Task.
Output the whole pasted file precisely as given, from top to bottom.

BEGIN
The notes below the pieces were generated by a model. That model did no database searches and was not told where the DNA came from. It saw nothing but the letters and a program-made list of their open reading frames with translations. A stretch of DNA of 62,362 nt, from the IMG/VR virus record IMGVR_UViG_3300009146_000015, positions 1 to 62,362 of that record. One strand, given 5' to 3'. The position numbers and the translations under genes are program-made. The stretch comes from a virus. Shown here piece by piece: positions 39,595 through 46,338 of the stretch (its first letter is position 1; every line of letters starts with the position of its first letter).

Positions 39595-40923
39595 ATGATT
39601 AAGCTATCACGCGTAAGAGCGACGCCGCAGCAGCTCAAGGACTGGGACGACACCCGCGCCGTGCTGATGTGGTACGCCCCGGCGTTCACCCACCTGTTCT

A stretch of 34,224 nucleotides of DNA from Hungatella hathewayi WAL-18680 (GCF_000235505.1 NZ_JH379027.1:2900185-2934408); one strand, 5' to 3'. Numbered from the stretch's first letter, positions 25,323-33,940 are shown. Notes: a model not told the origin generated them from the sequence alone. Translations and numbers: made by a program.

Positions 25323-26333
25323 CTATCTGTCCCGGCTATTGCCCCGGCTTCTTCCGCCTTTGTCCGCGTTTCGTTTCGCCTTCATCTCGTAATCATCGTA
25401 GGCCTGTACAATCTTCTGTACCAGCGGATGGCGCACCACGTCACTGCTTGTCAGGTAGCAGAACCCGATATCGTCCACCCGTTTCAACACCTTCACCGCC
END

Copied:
The notes below the pieces were generated by a model. That model did no database searches and was not told where the DNA came from. It saw nothing but the letters and a program-made list of their open reading frames with translations. A stretch of DNA of 62,362 nt, from the IMG/VR virus record IMGVR_UViG_3300009146_000015, positions 1 to 62,362 of that record. One strand, given 5' to 3'. The position numbers and the translations under genes are program-made. The stretch comes from a virus. Shown here piece by piece: positions 39,595 through 46,338 of the stretch (its first letter is position 1; every line of letters starts with the position of its first letter).

Positions 39595-40923
39595 ATGATT
39601 AAGCTATCACGCGTAAGAGCGACGCCGCAGCAGCTCAAGGACTGGGACGACACCCGCGCCGTGCTGATGTGGTACGCCCCGGCGTTCACCCACCTGTTCT

A stretch of 34,224 nucleotides of DNA from Hungatella hathewayi WAL-18680 (GCF_000235505.1 NZ_JH379027.1:2900185-2934408); one strand, 5' to 3'. Numbered from the stretch's first letter, positions 25,323-33,940 are shown. Notes: a model not told the origin generated them from the sequence alone. Translations and numbers: made by a program.

Positions 25323-26333
25323 CTATCTGTCCCGGCTATTGCCCCGGCTTCTTCCGCCTTTGTCCGCGTTTCGTTTCGCCTTCATCTCGTAATCATCGTA
25401 GGCCTGTACAATCTTCTGTACCAGCGGATGGCGCACCACGTCACTGCTTGTCAGGTAGCAGAACCCGATATCGTCCACCCGTTTCAACACCTTCACCGCC